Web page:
This is an interview with four executive members of the Union of United College Employees (UCE) at FIT: Joseph Garofalo, Judy Wood, Juliette Romano, and Arthur Levinson. The four begin by explaining their backgrounds and initial involvement with FIT in the 1960s and 1970s. They discuss how difficult it was to get promotions under the administration of Lawrence Bethel, and how the union had to fight for many rights such as faculty status for “non-classroom faculty.” They also discuss the crowded state of the FIT offices before 1976 and the steadying role the union played in such chaos. The four then describe their connections to the NYC labor movement and close relationships with the Central Labor Council and the Municipal Labor Coalition. State and federal connections also played an important role, and Judy Wood describes her active political involvement with councilman Ed Sullivan. The group then mentions their parent organization, the AFL-CIO, and further union connections with the United Federation of Teachers. They take a moment to remember a strike at Radio City Music Hall, and how they convinced a union to pause the strike to facilitate an FIT graduation, kick-starting a long friendship. The group pays homage to Marvin Feldman, an FIT president they found especially supportive. They mention an upcoming negotiation and go one to detail how union negotiations with the school and city work. Finally, the four describe the union’s relationship to students and the creation of the George Levinson Scholarship Fund in fond memory of his legacy.
This is an interview with David Zeigler who began at FIT’s continuing education division in 1956 following a transfer from the Board of Education. At the time, the school was still based in the Central Needle Trades High School. Zeigler discusses contentions within the English department, the formation of a union in response, and how he came to be elected as the first faculty president of FIT. Zeigler mentions various faculty in his department and emphasizes how deeply he became entrenched in faculty committees due to political forces. Zeigler oversaw the yearbook as well. He then talks about Marvin Feldman and how, coming from West Point, Feldman had to adapt to FIT’s sense of openness. Zeigler discusses the union’s positive impact on the school and what it was like to teach first-generation students, being a proud child of immigrants himself. He then delves into the design of his coursework and how pedagogy has evolved over the years. Zeigler was retired at the time of the interview, but still publishing his own writing as well as taking courses in Yiddish to reconnect with his upbringing. Zeigler returns to a discussion on his challenging time as Chair and what he looked for in faculty. He then talks about liberal arts as key in the development of citizens of a democracy, but notes that some highly successful alumni did not excel in his course. Zeigler discusses the founding of the school and personalities such as Morris Haft who gave the school a familial feel. And finally, Zeigler makes an emphatic statement on the importance of his time teaching at FIT.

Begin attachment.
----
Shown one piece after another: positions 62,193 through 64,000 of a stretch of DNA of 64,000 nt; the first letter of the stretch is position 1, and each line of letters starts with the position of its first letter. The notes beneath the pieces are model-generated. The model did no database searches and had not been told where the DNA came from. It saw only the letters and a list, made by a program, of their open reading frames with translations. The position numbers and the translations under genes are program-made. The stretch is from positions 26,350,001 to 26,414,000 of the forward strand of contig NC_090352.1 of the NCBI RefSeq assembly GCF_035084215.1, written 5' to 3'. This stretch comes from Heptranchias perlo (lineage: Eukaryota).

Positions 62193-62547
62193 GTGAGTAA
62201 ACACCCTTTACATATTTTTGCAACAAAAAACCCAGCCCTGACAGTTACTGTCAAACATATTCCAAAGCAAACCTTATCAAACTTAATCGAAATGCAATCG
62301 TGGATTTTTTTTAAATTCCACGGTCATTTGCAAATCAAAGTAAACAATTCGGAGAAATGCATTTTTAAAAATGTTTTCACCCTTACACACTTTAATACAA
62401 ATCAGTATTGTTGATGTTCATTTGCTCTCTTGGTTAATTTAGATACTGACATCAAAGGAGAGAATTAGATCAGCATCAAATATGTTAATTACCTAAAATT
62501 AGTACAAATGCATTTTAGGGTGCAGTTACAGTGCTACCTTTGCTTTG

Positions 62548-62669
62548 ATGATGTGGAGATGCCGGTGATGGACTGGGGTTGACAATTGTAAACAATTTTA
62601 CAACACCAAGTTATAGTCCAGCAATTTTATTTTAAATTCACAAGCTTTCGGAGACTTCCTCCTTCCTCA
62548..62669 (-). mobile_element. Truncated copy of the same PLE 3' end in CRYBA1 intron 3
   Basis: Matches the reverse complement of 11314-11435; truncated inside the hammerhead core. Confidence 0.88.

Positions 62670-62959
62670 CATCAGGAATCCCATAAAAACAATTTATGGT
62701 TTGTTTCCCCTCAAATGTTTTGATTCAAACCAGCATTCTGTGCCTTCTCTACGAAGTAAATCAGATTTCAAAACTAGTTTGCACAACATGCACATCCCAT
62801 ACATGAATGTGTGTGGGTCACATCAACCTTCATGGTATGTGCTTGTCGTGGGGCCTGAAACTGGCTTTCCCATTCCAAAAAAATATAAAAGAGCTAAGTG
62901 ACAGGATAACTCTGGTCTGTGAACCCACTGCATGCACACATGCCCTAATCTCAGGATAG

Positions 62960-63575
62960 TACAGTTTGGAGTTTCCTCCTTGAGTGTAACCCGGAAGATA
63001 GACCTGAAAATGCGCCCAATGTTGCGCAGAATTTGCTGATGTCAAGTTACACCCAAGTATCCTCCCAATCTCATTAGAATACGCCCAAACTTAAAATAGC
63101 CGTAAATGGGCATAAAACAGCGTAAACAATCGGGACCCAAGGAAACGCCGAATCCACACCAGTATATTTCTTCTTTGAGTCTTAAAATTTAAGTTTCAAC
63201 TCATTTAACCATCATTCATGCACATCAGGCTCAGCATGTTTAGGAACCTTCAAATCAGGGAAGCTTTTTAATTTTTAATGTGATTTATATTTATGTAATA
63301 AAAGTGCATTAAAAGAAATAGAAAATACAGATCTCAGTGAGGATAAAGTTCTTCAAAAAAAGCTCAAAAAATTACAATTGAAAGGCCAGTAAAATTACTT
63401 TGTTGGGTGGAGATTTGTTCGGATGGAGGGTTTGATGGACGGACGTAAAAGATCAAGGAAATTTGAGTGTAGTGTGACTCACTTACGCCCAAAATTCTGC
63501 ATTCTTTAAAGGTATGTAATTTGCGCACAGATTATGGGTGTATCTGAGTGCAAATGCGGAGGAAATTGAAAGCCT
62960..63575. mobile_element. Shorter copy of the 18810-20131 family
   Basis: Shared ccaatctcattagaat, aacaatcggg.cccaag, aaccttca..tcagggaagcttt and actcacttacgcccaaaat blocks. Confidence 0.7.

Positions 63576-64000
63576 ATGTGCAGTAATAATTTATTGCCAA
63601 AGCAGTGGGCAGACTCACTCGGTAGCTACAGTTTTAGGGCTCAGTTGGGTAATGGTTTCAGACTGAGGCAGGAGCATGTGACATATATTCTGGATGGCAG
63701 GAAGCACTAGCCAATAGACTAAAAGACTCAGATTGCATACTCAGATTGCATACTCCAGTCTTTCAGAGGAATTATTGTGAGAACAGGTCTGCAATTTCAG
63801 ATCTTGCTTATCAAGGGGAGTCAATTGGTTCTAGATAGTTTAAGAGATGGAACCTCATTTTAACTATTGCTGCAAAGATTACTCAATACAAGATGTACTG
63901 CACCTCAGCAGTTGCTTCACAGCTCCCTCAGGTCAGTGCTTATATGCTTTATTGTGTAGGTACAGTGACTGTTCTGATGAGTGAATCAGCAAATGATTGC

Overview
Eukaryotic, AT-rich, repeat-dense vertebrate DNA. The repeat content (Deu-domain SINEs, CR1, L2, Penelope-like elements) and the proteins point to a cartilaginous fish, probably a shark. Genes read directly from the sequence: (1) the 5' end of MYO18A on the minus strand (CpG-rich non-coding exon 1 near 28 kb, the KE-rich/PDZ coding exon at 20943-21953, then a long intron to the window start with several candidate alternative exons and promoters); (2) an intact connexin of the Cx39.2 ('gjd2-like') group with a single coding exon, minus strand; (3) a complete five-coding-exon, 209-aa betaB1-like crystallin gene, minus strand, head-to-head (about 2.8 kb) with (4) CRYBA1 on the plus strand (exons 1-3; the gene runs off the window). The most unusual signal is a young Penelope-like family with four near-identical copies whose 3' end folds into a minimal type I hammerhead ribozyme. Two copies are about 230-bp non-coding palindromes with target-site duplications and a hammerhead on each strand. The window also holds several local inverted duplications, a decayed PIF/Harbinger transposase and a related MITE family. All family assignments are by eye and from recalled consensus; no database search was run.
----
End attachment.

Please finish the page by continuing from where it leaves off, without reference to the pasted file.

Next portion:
This is an interview with three professors of the patternmaking department at FIT: Christine Pupillo, Leonard Trattner, and Harry Greenberg. At the time of the interview, Trattner was chair of the department. Greenberg started at FIT in 1947 and describes an incident that occurred during the Board of Education’s two-day exam, which was a prerequisite to patternmaking instruction. The three delve into FIT’s uniquely specialized program wherein students learn to make slopers. Trattner, a 9th generation textile worker, started as an FIT student in 1964. He discusses his upbringing and life-long connection to the garment industry. They talk about what the union has done for the industry at large and innovations of their department, including classes taught in foreign languages for international students. The three discuss the department’s highly successful VFI program which brings in students who have dropped out of high school or had minor encounters with law enforcement. Greenberg and Pupillo describe their experiences as first-generation immigrants, how that experience often relates to their students, and their own very early starts in the garment industry. As most faculty do, they remain involved in the industry to stay abreast of technological advancements. Greenberg talks about meeting his wife and how he came to be recruited for his initial position. The three discuss the minutiae of patternmaking and the skills their students take to the field. They then talk about changes in student demographics and their hopes for an upper division. Finally, they discuss the Irving Curtis Scholarship Fund and the Harry Greenberg Scholarship Fund, as well as the scholarship provided by Symphony Fabrics.